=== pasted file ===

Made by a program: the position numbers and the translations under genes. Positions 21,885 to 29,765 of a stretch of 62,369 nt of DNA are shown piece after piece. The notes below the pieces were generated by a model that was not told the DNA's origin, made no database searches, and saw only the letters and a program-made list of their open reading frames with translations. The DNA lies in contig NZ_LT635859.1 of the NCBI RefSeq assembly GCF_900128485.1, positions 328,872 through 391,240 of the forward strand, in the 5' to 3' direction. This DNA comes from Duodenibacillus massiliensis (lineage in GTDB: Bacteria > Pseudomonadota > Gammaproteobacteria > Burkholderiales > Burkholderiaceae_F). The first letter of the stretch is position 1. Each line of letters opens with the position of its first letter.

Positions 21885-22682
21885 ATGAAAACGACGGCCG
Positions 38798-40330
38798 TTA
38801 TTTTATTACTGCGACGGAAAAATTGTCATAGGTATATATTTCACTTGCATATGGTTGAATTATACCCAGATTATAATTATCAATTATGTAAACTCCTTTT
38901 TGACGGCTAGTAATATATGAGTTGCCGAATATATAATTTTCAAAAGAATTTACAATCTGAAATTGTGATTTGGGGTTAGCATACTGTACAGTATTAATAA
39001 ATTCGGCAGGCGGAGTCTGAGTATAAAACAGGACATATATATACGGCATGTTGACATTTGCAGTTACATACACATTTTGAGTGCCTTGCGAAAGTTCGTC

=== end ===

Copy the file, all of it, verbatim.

Made by a program: the position numbers and the translations under genes. Positions 21,885 to 29,765 of a stretch of 62,369 nt of DNA are shown piece after piece. The notes below the pieces were generated by a model that was not told the DNA's origin, made no database searches, and saw only the letters and a program-made list of their open reading frames with translations. The DNA lies in contig NZ_LT635859.1 of the NCBI RefSeq assembly GCF_900128485.1, positions 328,872 through 391,240 of the forward strand, in the 5' to 3' direction. This DNA comes from Duodenibacillus massiliensis (lineage in GTDB: Bacteria > Pseudomonadota > Gammaproteobacteria > Burkholderiales > Burkholderiaceae_F). The first letter of the stretch is position 1. Each line of letters opens with the position of its first letter.

Positions 21885-22682
21885 ATGAAAACGACGGCCG
Positions 38798-40330
38798 TTA
38801 TTTTATTACTGCGACGGAAAAATTGTCATAGGTATATATTTCACTTGCATATGGTTGAATTATACCCAGATTATAATTATCAATTATGTAAACTCCTTTT
38901 TGACGGCTAGTAATATATGAGTTGCCGAATATATAATTTTCAAAAGAATTTACAATCTGAAATTGTGATTTGGGGTTAGCATACTGTACAGTATTAATAA
39001 ATTCGGCAGGCGGAGTCTGAGTATAAAACAGGACATATATATACGGCATGTTGACATTTGCAGTTACATACACATTTTGAGTGCCTTGCGAAAGTTCGTC